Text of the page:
Nanjing Bayi Hospital
Nanjing Bayi Hospital
Geng J.-B.,Nanjing Bayi Hospital |
Wang M.-R.,Nanjing Bayi Hospital |
Wang L.,Peking University |
Wang J.,Nanjing Bayi Hospital |
And 4 more authors.
World Journal of Gastroenterology | Year: 2012
AIM: To investigate the genetic characteristics and pathogenicity of hepatitis E virus (HEV) and assess the potential risk factors for sporadic hepatitis E. METHODS: Sixty-two serum samples from the patients with acute hepatitis E were collected, including 23 cases coinfected with hepatitis B virus. Anti-HEV detection and partial HEV RNA amplification were performed by enzyme immunoassays and reverse transcription-nested polymerase chain reaction (RT-nPCR) method, respectively, and PCR products were sequenced. The isolated human HEV sequences were analyzed phylogenetically. RESULTS: The positive rate of serum HEV RNA were 21.0% (13/62), including 5 cases of liver failure. All the 13 isolates shared a 82.1%-98.0% nucleotide homology with each other and had identities of 74.7%-81.0%, 75.3%-78.6%, 75.3%-80.0% and 82.1%-96.1% with the corresponding regions of HEV genotypes 1-4, respectively. The human HEV strain GS-NJ-12 shared a 100% nucleotide identity with the swine HEV strain swIM6-43 isolated from Inner Mongolia, China. CONCLUSION: Swine may be a principal risk factor for occurrence of sporadic hepatitis E in eastern China, and genotype 4 HEV can induce acute liver failure. © 2012 Baishideng. All rights reserved.
Herbst R.S.,University of Houston |
Sun Y.,Cancer Hospital |
Eberhardt W.E.E.,University of Duisburg - Essen |
Germonpre P.,University of Antwerp |
And 14 more authors.
The Lancet Oncology | Year: 2010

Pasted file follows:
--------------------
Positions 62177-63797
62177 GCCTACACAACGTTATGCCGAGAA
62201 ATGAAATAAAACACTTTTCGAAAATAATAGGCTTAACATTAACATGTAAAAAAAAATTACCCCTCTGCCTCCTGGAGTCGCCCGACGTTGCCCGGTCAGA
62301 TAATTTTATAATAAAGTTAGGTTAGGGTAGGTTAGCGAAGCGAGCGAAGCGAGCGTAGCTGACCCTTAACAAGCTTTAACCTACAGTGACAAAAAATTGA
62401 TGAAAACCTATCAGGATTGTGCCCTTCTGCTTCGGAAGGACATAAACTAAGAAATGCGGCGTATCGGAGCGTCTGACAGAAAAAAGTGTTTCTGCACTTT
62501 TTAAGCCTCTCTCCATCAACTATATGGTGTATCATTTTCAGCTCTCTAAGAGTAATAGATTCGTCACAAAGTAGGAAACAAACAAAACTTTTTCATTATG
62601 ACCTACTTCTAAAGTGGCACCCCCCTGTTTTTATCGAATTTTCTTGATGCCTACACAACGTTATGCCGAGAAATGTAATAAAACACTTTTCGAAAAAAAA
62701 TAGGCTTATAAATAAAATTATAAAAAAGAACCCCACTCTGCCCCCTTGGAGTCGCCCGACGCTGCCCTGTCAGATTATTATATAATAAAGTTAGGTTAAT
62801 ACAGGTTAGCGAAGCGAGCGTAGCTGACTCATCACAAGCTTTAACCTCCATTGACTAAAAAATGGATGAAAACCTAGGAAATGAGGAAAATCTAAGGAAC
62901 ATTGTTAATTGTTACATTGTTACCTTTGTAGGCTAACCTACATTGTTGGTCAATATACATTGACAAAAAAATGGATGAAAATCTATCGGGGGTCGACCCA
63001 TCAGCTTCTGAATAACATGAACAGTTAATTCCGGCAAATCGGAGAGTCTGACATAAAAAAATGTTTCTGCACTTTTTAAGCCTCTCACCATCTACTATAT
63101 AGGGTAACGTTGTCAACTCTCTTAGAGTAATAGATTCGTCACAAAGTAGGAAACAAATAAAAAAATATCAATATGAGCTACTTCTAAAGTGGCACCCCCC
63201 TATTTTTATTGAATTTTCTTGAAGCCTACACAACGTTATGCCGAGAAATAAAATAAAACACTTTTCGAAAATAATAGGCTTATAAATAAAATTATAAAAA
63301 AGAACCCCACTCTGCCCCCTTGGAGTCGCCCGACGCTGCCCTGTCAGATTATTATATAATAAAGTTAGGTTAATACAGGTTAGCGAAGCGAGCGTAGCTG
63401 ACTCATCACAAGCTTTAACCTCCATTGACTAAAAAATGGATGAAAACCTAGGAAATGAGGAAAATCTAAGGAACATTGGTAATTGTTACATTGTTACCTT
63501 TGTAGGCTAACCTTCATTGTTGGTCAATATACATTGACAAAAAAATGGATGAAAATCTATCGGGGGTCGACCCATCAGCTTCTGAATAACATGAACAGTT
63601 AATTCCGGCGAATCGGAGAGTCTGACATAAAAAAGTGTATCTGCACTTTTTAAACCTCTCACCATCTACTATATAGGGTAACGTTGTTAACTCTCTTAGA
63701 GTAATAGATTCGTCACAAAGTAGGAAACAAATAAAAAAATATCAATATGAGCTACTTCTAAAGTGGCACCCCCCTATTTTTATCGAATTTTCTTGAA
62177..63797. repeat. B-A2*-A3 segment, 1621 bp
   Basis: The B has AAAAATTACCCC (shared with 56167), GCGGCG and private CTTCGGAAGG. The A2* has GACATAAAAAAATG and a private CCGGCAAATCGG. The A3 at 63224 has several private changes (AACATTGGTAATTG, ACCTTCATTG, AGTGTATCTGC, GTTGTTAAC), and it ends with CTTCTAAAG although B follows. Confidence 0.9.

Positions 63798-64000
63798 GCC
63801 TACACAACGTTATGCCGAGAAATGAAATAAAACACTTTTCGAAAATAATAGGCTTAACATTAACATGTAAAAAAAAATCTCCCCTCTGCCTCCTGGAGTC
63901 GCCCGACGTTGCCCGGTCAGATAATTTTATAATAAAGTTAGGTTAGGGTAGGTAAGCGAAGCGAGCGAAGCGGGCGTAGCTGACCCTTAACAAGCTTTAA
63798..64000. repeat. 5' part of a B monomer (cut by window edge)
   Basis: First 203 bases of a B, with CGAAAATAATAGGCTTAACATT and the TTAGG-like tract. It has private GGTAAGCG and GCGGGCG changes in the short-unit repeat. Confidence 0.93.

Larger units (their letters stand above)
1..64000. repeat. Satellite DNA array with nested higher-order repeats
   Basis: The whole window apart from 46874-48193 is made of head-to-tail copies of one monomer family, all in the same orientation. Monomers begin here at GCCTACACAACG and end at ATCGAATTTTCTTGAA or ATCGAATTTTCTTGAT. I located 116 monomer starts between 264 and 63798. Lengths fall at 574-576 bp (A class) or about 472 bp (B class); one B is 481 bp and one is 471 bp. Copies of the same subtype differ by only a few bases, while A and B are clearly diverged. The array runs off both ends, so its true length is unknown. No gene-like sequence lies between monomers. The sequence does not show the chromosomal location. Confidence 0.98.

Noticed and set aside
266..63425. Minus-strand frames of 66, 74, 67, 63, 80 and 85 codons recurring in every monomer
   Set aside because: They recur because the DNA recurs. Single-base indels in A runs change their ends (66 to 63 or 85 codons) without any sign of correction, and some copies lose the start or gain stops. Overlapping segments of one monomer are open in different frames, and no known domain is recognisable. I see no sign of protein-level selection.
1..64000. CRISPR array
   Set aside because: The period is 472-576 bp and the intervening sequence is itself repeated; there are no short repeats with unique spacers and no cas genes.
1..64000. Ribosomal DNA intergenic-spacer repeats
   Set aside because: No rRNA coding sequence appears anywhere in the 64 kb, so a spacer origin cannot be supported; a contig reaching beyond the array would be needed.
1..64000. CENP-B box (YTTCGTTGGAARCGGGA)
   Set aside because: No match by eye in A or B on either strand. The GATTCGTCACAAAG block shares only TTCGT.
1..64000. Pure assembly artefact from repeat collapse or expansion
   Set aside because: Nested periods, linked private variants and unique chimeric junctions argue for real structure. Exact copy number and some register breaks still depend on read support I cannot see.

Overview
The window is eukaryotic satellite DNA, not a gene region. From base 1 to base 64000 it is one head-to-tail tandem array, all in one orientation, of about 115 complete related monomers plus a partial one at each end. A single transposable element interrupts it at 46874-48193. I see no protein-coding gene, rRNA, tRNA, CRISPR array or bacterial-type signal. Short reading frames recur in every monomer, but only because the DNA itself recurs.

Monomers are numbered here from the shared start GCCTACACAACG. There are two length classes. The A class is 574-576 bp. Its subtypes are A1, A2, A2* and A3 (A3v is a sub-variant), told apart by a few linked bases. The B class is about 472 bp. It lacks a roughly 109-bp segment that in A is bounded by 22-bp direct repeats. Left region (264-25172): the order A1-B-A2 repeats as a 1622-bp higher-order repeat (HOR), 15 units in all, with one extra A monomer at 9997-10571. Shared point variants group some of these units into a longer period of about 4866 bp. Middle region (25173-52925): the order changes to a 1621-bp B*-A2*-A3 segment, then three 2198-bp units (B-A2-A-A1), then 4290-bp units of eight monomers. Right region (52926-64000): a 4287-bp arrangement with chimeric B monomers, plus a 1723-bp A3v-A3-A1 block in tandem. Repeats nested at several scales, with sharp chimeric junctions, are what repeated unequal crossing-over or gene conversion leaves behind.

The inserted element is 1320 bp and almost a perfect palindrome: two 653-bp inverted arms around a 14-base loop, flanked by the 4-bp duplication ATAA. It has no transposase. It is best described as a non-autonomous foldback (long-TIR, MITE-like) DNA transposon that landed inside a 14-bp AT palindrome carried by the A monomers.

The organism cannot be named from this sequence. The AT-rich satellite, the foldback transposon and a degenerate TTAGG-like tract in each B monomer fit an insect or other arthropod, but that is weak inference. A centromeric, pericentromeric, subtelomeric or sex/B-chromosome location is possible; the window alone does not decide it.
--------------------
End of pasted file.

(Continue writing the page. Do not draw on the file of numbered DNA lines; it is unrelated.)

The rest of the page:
Background: Vandetanib is a once-daily oral inhibitor of vascular endothelial growth factor receptor (VEGFR), epidermal growth factor receptor (EGFR), and rearranged during transfection (RET) tyrosine kinases. In a randomised phase 2 study in patients with previously treated non-small-cell lung cancer (NSCLC), adding vandetanib 100 mg to docetaxel significantly improved progression-free survival (PFS) compared with docetaxel alone, including a longer PFS in women. These results supported investigation of the combination in this larger, definitive phase 3 trial (ZODIAC). Methods: Between May, 2006, and April, 2008, patients with locally advanced or metastatic (stage IIIB-IV) NSCLC after progression following first-line chemotherapy were randomly assigned 1:1 through a third-party interactive voice system to receive vandetanib (100 mg/day) plus docetaxel (75 mg/m2 intravenously every 21 days; maximum six cycles) or placebo plus docetaxel. The primary objective was comparison of PFS between the two groups in the intention-to-treat population. Women were a coprimary analysis population. This study has been completed and is registered with ClinicalTrials.gov, number NCT00312377. Findings: 1391 patients received vandetanib plus docetaxel (n=694 [197 women]) or placebo plus docetaxel (n=697 [224 women]). Vandetanib plus docetaxel led to a significant improvement in PFS versus placebo plus docetaxel (hazard ratio [HR] 0·79, 97·58% CI 0·70-0·90; p<0·0001); median PFS was 4·0 months in the vandetanib group versus 3·2 months in placebo group. A similar improvement in PFS with vandetanib plus docetaxel versus placebo plus docetaxel was seen in women (HR 0·79, 0·62-1·00, p=0·024); median PFS was 4·6 months in the vandetanib group versus 4·2 months in the placebo group. Among grade 3 or higher adverse events, rash (63/689 [9%] vs 7/690 [1%]), neutropenia (199/689 [29%] vs 164/690 [24%]), leukopenia (99/689 [14%] vs 77/690 [11%]), and febrile neutropenia (61/689 [9%] vs 48/690 [7%]) were more common with vandetanib plus docetaxel than with placebo plus docetaxel. The most common serious adverse event was febrile neutropenia (46/689 [7%] in the vandetanib group vs 38/690 [6%] in the placebo group). Interpretation: The addition of vandetanib to docetaxel provides a significant improvement in PFS in patients with advanced NSCLC after progression following first-line therapy. Funding: AstraZeneca. © 2010 Elsevier Ltd.